The plaintiff asserts that 520 requires this court to conclude that the manufacturing of explosives is an abnormally dangerous activity requiring the defendant to be strictly liable for any injuries stemming from its business. It is important to note that comment (f) of 520 clearly states that all of the factors need not be present for an activity to be considered abnormally dangerous. Comment (f) to 520 provides: "In determining whether the danger is abnormal, the factors listed in Clauses (a) to (f) of this Section are all to be considered, and are all of importance. Any one of them is not necessarily sufficient of itself in a particular case, and ordinarily several of them will be required for strict liability. On the other hand it is not necessary that each of them be present, especially if others weigh heavily." (Emphasis added.)
The first three factors all involve the degree of risk, harm and difficulty of eliminating the risk inherent in the activity. Here, the defendant's activity, the use of a highly volatile chemical in a specially designed building located away from the defendant's main facility, satisfied these three factors. The fourth factor, that the activity not be a matter of common usage, is also easily met. In fact, the defendant's activity is expressly addressed in comment (i) which states that "the manufacture, storage, transportation and use of high explosives . . . are carried on by only a comparatively small number of persons and therefore are not matters of common usage."
The fifth factor, inappropriateness of the activity to the place where it is carried on, is satisfied by the defendant's experimentation with explosives in a residential area. The sixth factor encompasses the extent to which the activity's value to the community is outweighed by its dangerous attributes. The record is devoid of facts to satisfy this but, as stated earlier, all six factors do not need to be satisfied in order to find that the defendant's activity is ultrahazardous. Comment (h) provides that "[a] combination of the factors stated in clauses (a), (b) and (c), or sometimes any of them alone, is commonly expressed by saying the activity is `ultrahazardous' or `extra-hazardous. . . .'"
In light of our review of the six factors required by 520 and our conclusion that five of these factors were satisfied by the defendant's research activity, we conclude that the defendant is strictly liable for any damage caused by the explosion. Therefore, it was plain error for the trial court to grant the defendant's motion for a directed verdict on count one on the basis that the doctrine of strict liability did not apply.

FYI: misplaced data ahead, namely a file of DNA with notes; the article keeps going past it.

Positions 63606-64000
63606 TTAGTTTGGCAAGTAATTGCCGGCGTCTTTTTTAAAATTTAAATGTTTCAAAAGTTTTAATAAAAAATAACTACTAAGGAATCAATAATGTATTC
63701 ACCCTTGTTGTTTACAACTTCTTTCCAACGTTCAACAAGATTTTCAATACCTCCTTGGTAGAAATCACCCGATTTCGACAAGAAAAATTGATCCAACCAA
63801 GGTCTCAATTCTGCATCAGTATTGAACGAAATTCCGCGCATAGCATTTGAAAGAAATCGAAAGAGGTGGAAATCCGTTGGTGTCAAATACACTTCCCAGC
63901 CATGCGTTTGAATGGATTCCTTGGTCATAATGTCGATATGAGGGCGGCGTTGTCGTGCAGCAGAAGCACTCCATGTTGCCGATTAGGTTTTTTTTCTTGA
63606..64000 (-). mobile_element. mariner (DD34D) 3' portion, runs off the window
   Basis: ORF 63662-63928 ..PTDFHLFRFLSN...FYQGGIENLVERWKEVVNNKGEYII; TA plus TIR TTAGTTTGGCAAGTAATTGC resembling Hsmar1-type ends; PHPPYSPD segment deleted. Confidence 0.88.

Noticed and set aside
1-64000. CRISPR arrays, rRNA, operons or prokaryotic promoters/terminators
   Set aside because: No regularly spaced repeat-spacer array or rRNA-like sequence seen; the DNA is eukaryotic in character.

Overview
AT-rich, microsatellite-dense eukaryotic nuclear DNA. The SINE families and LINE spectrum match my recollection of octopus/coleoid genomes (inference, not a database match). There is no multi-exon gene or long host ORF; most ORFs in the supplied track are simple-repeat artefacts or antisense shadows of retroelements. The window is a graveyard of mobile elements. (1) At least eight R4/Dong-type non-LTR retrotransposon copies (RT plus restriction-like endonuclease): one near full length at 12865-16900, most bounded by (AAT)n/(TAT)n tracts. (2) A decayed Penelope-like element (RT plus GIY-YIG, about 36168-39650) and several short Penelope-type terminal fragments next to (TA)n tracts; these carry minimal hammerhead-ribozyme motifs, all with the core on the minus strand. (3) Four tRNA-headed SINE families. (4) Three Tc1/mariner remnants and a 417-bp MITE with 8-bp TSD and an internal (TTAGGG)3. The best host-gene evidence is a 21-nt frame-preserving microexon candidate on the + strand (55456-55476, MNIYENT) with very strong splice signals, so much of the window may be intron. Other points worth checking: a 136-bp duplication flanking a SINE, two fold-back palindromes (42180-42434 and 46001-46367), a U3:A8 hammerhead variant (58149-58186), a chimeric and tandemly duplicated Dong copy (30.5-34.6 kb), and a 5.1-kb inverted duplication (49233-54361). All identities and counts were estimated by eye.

We next turn to the question of whether the plaintiff failed to present adequate evidence that the explosion was the proximate cause of his injuries. When the causation issue involved goes beyond the field of ordinary knowledge and experience of judges and jurors, expert testimony is required. See Franchey v. Hannes, 155 Conn. 663, 666, 237 A.2d 364 (1967); C. Tait J. LaPlante, Connecticut Evidence (2d Ed.) 7.16.5. Relying on this rule, the defendant argues that whether an explosion occurring at or above the surface of the earth can create a seismic wave capable of throwing a man nearly a mile away out of bed is an issue well beyond the knowledge of the ordinary layman and thus requires expert testimony.
In King v. New Haven Trap Rock Co., 146 Conn. 482, 483, 152 A.2d 303 (1959), the court held that expert testimony is not required to prove causation in a blasting case but it does not bar a plaintiff from using such testimony to establish causation.
In an effort to prove this theory of causation, the plaintiff offered Wayne Edsall as an expert witness. In an especially thorough hearing that lasted a day and a half, the court examined Edsall's qualifications. The evidence showed that Edsall was on the faculty of the United States Naval Academy and had extensive experience with explosives. His qualifications included a Bachelor's Degree in Geology with study in chemical engineering, a Master's Degree in Earth Geology, a Ph.D. in Marine Geology with doctoral work related to the Earth Geology, membership in the Geological Society of America and the American Geophysical Union, certification as a professional geologist by the American Association of Professional Geologists, work with the United States Navy since 1963 and at the Naval Academy since 1969, work for the United States Department of Energy in the Johns Hopkins University applied physics laboratory, seismic activity studies for Alpine Geophysical Associates and the United States Geological Study. Since 1971, he has done independent consulting on the effect of physical forces as generated by explosive devices and has held advisory positions to the government on geological issues.